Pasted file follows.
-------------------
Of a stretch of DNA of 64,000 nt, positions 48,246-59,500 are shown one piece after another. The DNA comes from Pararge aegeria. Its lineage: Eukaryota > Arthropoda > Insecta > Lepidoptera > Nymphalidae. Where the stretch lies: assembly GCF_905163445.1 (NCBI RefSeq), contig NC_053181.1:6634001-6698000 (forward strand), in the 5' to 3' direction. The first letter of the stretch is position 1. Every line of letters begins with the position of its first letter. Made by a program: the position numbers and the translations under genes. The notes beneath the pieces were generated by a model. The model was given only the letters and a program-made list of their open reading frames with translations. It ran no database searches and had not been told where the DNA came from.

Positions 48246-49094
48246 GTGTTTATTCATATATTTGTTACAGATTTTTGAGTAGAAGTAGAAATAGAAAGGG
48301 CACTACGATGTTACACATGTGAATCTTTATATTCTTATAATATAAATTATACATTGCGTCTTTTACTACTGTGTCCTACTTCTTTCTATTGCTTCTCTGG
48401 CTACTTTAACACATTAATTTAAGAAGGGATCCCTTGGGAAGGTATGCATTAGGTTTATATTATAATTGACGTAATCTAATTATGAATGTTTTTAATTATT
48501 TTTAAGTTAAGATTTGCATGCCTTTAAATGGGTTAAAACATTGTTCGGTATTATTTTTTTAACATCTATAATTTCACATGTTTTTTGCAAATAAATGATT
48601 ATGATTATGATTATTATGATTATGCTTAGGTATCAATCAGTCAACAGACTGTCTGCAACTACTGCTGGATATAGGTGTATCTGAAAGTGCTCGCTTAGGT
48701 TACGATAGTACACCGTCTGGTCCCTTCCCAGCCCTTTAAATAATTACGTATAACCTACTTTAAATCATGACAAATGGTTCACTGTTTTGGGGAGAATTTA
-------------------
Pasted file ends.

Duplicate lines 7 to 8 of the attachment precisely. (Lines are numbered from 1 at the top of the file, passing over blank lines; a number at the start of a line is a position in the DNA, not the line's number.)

48601 ATGATTATGATTATTATGATTATGCTTAGGTATCAATCAGTCAACAGACTGTCTGCAACTACTGCTGGATATAGGTGTATCTGAAAGTGCTCGCTTAGGT
48701 TACGATAGTACACCGTCTGGTCCCTTCCCAGCCCTTTAAATAATTACGTATAACCTACTTTAAATCATGACAAATGGTTCACTGTTTTGGGGAGAATTTA